There’s no official explanation of why the flames are gone. One story is that the gas line needs replacement, but it would be too costly. Another story is that the flames are a victim of California’s strict emissions standards.

This wasn’t the first time that the flames went out. During the period when the settler was a victim of river pirates, the flames were a victim of the energy crisis. The cabin burned with the same artificial fire effect as used in Pirates of the Caribbean. It’s a great effect in the indoor Pirates ride, but it was not convincing when used outdoors. The real fire returned in the mid-1980s.

For a while, the Settler’s Cabin looked really sad—a neglected remnant of the past. It was no longer engulfed in flame. It was engulfed in trees. Instead of being the most memorable sight along the edge of the Rivers of America, it was easily overlooked.

Photo of No-Longer-Burning Settler’s Cabin at Disneyland in 2007
The All-Fixed-Up Settler’s Cabin at Disneyland, 2007.

As part of the Pirate’s Lair makeover of Tom Sawyer Island, the former Burning Settler’s Cabin became a well-tended Settler’s Cabin. The settler even has a horse, although it doesn’t move. It’s good news that the Settler’s Cabin received some attention. There are no longer holes in the roof or empty windows meant for flames. However, the fix-up also means that we should not expect to see the Settler’s Cabin ablaze ever again.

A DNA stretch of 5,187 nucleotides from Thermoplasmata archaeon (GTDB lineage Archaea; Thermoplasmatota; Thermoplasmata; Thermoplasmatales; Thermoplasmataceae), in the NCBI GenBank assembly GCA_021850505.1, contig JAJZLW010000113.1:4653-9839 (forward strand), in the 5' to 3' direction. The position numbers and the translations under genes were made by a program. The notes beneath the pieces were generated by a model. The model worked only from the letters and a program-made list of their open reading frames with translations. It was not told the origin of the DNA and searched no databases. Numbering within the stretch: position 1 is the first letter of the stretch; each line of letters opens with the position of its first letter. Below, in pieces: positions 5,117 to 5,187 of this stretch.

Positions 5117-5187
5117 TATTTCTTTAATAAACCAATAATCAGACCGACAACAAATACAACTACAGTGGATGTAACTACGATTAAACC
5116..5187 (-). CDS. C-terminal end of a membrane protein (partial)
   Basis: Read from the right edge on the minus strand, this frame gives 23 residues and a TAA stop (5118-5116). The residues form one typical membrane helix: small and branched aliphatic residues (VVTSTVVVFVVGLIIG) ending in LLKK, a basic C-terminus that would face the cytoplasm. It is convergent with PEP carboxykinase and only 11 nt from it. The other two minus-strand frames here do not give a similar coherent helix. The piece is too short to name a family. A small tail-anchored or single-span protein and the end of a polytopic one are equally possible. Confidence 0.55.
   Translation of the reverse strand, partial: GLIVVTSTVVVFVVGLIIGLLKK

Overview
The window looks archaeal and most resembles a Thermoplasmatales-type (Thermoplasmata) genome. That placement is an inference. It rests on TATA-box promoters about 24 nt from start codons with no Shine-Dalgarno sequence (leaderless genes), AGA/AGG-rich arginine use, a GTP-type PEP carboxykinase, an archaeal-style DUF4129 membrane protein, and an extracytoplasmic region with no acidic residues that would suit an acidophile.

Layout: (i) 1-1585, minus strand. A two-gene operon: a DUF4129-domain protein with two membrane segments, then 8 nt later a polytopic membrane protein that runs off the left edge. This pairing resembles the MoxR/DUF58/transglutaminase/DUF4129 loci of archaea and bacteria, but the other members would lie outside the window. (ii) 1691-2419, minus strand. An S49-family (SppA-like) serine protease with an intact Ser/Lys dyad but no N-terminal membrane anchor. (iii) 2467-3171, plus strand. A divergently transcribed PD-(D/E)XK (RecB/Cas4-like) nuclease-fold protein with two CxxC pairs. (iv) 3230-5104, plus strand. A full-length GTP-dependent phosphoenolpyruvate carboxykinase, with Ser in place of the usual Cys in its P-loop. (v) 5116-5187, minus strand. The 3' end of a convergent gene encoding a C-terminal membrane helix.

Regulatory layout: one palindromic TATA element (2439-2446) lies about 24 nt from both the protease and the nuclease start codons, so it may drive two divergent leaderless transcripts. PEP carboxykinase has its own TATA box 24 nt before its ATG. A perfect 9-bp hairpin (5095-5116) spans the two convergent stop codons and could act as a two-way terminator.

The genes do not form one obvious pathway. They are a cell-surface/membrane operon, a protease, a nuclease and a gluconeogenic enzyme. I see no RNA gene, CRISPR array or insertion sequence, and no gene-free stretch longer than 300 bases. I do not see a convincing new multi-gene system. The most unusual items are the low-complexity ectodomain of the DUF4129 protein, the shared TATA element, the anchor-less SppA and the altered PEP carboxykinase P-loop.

There’s also a Settler’s Cabin at Walt Disney World. Like its California cousin, the cabin in Florida is no longer ablaze. Unlike its California cousin, the cabin in Florida still looks sad and neglected.

Photo of Burning Settler’s Cabin at Walt Disney World
The Burning Settler’s Cabin at the Magic Kingdom, Walt Disney World, 2004

The Liberty Belle riverboat went down for “rehab” in September 2005 for nearly a year. Because guests would not see the Burning Settler’s Cabin, Magic Kingdom management turned off the flames. The riverboat came back, but the flames didn’t. The pipes that supplied the propane (which were the original pipes from 1971) had deteriorated due to age and a year of not being used.

Photo of No-Longer-Burning Settler’s Cabin at Walt Disney World
The No-Longer-Burning Settler’s Cabin at the Magic Kingdom, Walt Disney World, 2006

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© 2006-2009 Werner Weiss — Disclaimers, Copyright, and Trademarks

Last updated November 4, 2009.

Photo of Burning Settler’s Cabin at Disneyland: Charles R. Lympany, courtesy of Chris Taylor.
 
Scanned image of a small section of the 1962 Disneyland souvenir map: Copyright 1962 Walt Disney Productions (The Walt Disney Company), and is included here for historical illustration.
 
Photo of Disneyland Railroad cattle car: Charles R. Lympany, courtesy of Chris Taylor.
Photo of Indian War Canoe: Charles R. Lympany, courtesy of Chris Taylor.
Photo of Burning Settler’s Cabin with moonshiner in Disneyland: 1989 by Chris Bales.
Photo of no-longer-burning Settler’s Cabin in Disneyland: 2004 by Karen Weiss.
Photo of all-fixed-up Settler’s Cabin in Disneyland: 2007 by Werner Weiss.
Photo of Burning Settler’s Cabin at the Magic Kingdom, Walt Disney World: 2004 by Werner Weiss.
Photo of no-longer-burning Settler’s Cabin at the Magic Kingdom, Walt Disney World: 2006 by Werner Weiss.